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(Beginning with a line by Marjorie Sadin)

The river is speaking in Yiddish:

it pushes along, throwing up hands

in Levantine gestures, muttering

fishmonger curses under its breath.

A turnip should grow in your belly,

it says. Put your butt on the table --

meaning talk straight, no fancy words here.

Now it’s high-collared Russian -- opaque

and moody, sideslipping rocks

like live carp flopped from carts. Bread,

it whispers through a cut overhung

by black pines shedding needles.

Eat bread and salt, and speak what is truth.

Surging towards delta, it shape-shifts to

Balkan – dividing, submerging; raising

islands from voids. Beware, it implies,

proud as Cossacks on horseback:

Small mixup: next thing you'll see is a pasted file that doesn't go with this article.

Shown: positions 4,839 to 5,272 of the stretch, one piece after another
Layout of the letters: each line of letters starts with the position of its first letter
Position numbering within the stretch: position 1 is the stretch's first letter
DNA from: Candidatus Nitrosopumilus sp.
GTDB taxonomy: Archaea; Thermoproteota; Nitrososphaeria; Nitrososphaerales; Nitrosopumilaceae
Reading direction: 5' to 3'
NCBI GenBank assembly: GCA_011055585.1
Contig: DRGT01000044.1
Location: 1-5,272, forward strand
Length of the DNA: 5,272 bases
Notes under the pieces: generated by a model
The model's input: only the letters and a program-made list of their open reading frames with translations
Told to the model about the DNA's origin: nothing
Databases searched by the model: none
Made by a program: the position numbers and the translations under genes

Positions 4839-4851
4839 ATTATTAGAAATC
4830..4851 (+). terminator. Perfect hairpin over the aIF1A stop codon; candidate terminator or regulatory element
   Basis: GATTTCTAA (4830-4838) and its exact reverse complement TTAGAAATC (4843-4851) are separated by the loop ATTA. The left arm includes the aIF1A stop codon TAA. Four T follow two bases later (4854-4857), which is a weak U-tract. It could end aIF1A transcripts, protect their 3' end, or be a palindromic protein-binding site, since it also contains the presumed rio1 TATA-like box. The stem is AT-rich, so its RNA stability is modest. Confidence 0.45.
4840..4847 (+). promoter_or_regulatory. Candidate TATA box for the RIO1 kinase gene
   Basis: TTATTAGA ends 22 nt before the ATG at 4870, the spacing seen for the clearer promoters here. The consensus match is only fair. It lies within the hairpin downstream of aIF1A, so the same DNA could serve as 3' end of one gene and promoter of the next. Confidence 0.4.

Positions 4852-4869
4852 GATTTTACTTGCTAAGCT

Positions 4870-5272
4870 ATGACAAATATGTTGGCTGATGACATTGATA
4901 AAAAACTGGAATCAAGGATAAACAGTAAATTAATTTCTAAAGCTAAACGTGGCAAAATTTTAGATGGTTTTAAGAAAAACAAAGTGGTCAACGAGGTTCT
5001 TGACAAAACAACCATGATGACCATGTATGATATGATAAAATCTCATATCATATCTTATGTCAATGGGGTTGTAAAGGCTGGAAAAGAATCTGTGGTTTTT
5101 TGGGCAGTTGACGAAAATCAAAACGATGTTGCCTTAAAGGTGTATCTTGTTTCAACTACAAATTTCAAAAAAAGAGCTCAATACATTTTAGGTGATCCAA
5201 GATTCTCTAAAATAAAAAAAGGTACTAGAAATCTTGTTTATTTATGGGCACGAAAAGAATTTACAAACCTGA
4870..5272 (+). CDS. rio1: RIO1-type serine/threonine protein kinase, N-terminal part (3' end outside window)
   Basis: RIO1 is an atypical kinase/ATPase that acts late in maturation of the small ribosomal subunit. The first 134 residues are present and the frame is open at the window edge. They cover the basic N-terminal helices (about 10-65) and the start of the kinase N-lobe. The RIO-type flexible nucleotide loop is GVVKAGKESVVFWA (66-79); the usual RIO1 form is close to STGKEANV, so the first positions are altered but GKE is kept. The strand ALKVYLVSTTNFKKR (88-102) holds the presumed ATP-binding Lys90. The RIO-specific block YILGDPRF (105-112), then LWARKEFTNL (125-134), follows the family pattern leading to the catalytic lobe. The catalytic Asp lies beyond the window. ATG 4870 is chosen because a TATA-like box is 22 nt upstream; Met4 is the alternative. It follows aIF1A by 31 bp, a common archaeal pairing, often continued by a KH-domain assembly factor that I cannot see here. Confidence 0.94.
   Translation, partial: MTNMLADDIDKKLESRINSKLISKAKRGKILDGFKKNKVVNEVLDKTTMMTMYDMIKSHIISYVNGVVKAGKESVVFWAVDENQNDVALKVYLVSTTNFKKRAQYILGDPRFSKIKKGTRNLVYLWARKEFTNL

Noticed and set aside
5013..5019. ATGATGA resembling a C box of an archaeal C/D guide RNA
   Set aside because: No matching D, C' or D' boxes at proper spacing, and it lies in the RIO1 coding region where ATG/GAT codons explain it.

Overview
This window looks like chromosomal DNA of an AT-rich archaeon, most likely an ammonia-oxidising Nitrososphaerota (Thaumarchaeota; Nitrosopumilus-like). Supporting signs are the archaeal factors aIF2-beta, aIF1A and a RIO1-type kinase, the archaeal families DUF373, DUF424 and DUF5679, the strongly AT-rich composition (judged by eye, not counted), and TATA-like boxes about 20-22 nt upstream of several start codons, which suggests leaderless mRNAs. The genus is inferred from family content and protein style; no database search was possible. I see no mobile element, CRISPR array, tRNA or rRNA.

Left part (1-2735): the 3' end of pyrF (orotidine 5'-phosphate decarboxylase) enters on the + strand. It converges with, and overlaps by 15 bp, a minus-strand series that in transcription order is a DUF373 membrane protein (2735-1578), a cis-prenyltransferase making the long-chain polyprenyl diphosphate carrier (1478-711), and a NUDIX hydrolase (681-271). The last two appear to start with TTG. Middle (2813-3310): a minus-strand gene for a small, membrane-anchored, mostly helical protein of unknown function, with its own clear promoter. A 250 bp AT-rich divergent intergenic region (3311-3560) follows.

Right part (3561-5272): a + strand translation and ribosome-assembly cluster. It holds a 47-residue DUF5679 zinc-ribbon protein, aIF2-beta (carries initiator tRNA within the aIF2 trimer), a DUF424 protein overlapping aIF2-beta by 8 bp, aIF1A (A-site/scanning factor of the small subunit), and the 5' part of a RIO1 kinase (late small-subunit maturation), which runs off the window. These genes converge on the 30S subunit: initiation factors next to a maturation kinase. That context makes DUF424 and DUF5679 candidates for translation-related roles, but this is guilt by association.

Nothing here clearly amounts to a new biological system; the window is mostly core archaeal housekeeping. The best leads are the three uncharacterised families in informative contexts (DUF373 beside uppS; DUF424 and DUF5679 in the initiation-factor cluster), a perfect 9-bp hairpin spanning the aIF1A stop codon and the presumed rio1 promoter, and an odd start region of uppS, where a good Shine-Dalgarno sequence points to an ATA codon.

unreasoned destruction is mine to unsheathe.

My grandmother, dying, said, Who will

now save me. Though eighty years gone then

her tones were Carpathian, their notes

shawled signals of doom.

My father age thirteen learned crabbed

Aramaic for part of the service

declaring him grown. Those tropes

still resounded when we laid him down.

Silted with pasts, we channel

banked ways – half-translated phrases

that echo lost days.

From Falcons (2020); version first published in The Federal Poet, Vol. LXXIV No. 2 (Fall 2018)

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